Part of the problem is these aren't just named steps, they're ballet steps. Not that one vein of dance truly and absolutely lays claim to an of the myriad of human shapes and movements, but if ballet hasn't been codified, what has? I'm not sure how we can expect to construct a jazz dance with ballet steps. Maybe kinda like building a log cabin out of PVC piping?<P>Um, I'll just kinda roll with it for a minute here...<P>There's so much more to a step than the outline a body makes in space. A pas de bourre at ABT is likely to be different than a pas de bourre a la Jeannie Hill (Jump Rhythm Jazz Project) - and much of that is the different rhythmic dynamic in jazz dance. <P>It's not so much named steps, it's the canned, over-processed combinations that get me. Something that looks like a compulsory in a dance team competition - what was so aptly called a "sanitized form of hip hop" - is just tiresome.<P>Now, I've also been bored out of my mind by classic, music-based, or artistic jazz too. Don't get me wrong, I'm not totally blind and deaf.(I'll get back to that deafness in a minute) There've been improvisations I could have lived without seeing (or doing, for that matter), I've done dance after dance with the same predictable structure, and I've performed with musicians who couldn't have cared less if we were there or not.<P>Which does bring me back to that deaf thing, which is basically that jazz dance doesn't simply have a movement vocabulary - there is a whole musical understanding which should go with it. With this musical understanding and involvement of improvisation and live musicians, tremendous, fresh, original movement can happen.<P>Ach - I could probably go one, but I'd likely wind up repeating myself or going off on some awful tangent. <BR>This is a nice ball, let's kick it around.<P>Hm - just came back to add some spaces to make this easier to read. - see you! P.<P>[This message has been edited by Prisanh (edited July 14, 2000).]<P>Oh, ok, I guess I wasn't quite done yet...<p>[This message has been edited by Prisanh (edited July 14, 2000).]


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 Post subject: Re: Jazz Dance World Congress
PostPosted: Sat Jul 22, 2000 6:36 pm 
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Joined: Fri Jul 21, 2000 11:01 pm
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Location: rochester, ny, united states
Hi I am a student at the University at Buffalo, and have attended the Jazz Dance World Congress in 1999. It was an absolutly wonderful expeirence and all should attened.

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 Post subject: Re: Jazz Dance World Congress
PostPosted: Sat Jul 29, 2000 10:03 am 
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Joined: Tue Nov 02, 1999 12:01 am
Posts: 2708
Location: Seattle, WA USA
James-interesting question about jazz as an art form. I have been on all sides of the fence on this one....I am trained as a modern and ballet dancer. But have a little jazz background, and have judged at dance (commercial) competitions. Part of the issue to me, is the question as well of MUSIC. Choreogrpahers musical choices are quite telling and really set the tone, can often make or break a piece. Also, how they use the music they choose-sterotypically, ho-hum, against the music, what? Lighting,,,costume, all this has an influence. Also, jazz is a very senusal art form, undeniably. HOw a choreographer presents this is also telling...Fosse was very blatant and erotic about it....Hubbard Street sometimes goes more in the direction of modern dance and sometimes more "lyrical" and not so sensual...lots of choices...then there's classical jazz....like a Luigi, who goes in the direction of beautiful line and using the body in an anatomically correct, highly trained way...lots of choices in jazz!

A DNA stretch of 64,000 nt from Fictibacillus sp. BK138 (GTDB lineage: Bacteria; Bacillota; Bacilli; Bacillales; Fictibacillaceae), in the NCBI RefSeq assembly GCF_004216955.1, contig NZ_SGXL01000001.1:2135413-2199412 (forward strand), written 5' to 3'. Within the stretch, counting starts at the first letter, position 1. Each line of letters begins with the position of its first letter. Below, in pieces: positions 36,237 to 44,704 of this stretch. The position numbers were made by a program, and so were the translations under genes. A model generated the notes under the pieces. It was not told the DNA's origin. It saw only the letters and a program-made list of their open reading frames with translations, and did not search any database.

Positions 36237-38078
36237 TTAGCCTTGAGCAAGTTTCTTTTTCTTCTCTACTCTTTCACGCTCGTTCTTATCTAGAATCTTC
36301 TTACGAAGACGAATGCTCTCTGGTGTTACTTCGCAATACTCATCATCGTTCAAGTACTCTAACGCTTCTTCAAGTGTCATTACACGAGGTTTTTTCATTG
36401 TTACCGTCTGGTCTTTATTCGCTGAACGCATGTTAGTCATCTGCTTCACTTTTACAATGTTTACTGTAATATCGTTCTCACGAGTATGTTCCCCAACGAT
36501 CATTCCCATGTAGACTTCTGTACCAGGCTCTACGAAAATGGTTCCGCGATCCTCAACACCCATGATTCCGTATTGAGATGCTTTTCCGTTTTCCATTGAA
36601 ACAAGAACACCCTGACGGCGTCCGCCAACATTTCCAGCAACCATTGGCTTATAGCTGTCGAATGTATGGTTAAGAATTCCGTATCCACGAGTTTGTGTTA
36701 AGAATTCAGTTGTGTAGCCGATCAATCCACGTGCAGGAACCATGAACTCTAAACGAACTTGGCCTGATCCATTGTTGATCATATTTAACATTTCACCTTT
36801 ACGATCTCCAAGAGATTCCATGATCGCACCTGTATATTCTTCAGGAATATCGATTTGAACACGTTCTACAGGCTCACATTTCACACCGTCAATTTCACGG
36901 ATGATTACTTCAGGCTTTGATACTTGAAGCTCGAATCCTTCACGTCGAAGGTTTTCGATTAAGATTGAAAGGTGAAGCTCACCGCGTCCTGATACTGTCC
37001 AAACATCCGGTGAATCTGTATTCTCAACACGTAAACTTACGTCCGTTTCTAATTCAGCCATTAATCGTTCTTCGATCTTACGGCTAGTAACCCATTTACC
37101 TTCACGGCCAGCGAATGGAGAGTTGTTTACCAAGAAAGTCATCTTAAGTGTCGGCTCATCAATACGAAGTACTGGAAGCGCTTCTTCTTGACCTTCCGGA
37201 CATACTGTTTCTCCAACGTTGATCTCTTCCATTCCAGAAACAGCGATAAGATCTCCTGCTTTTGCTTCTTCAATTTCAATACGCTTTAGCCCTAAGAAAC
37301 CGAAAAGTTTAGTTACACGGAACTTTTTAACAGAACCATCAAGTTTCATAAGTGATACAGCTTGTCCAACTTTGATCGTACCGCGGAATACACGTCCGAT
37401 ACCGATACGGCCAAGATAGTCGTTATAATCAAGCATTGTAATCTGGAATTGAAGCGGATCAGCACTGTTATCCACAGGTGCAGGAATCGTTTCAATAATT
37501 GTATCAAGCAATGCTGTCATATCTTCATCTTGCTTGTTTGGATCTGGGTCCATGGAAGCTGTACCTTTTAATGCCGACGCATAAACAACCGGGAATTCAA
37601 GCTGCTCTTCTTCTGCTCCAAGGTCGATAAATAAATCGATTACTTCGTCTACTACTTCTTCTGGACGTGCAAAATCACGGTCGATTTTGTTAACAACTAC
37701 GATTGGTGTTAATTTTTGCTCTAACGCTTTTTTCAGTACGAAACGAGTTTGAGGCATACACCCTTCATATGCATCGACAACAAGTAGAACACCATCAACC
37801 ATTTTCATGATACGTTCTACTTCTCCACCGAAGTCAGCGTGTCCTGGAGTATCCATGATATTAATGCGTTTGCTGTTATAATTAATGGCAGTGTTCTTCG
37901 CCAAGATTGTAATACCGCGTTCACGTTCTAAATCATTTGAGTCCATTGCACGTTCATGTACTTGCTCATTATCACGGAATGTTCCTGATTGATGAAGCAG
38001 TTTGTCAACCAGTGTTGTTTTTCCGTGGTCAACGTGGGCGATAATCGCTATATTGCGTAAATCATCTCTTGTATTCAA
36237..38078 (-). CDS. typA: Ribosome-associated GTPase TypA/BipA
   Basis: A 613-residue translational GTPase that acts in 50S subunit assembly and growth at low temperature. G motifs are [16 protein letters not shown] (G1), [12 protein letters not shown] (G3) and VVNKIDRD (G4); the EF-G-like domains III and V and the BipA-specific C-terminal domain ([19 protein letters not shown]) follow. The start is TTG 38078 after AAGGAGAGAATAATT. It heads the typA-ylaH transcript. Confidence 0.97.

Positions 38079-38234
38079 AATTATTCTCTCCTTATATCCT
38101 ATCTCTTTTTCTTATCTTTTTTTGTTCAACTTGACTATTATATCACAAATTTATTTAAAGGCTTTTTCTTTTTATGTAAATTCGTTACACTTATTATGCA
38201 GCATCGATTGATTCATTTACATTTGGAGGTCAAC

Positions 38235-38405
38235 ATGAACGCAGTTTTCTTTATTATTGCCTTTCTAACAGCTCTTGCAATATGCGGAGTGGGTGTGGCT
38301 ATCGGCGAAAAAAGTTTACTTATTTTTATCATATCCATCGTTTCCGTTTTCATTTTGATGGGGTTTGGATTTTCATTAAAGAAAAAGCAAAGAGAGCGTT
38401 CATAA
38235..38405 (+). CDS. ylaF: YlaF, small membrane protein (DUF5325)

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 Post subject:
PostPosted: Tue Aug 09, 2005 2:17 am 
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Location: Estonia
Quote:
At a Dance Festival, Jazzy Is as Jazzy Does
by ERIKA KINETZ for the New York Times

The congress took an inclusive view of what qualifies as jazz dance, offering straight African dance and tap pieces, as well as choreography by Jerome Robbins, Mia Michaels - who choreographed Celine Dion's show at Caesars Palace in Las Vegas and is now working on Fox's new "So You Think You Can Dance?" reality show - and work by companies like Philadanco and Battleworks Dance Company that identify themselves as "modern" or "contemporary."

published: August 8, 2005
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PostPosted: Fri Aug 12, 2005 1:18 pm 
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Location: Estonia
Quote:
Wide world of jazz kicks up its heels at world fest
by LUCIA MAURO, special to the Chicago Tribune

Regardless of their desire to experiment, the artists haven't lost touch with jazz's inherent entertainment value. Most revelatory was the fact that each company fused the core of rhythm-based jazz dance with the theatrical, percussive, abstract and raw, recognizable gestures of everyday life. Despite the programming of works that ran on too long, with some teetering dangerously close to drowsy monotony, some groundbreaking moments emerged.

published August 5, 2005
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PostPosted: Wed Aug 31, 2005 3:58 am 
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Location: Estonia
Quote:
All those jazz dancers add up to dazzling show
by HEDI WEISS for the Chicago Sun-Times

Another absolutely bravura turn came courtesy of solo dancer George Smallwood, a member of choreographer Robert Battle's New York-based Battleworks. In a piece called "Takademe," set to the spectacular vocal stylings of Sheila Chandra (who puts a brilliant pop spin on the complex, percussive structures of East Indian music), Smallwood suggested a many-armed god as he bobbed his head and swiveled his torso with the rapid-fire, highly articulated gestures of the "mudra" school.

published: August 5, 2005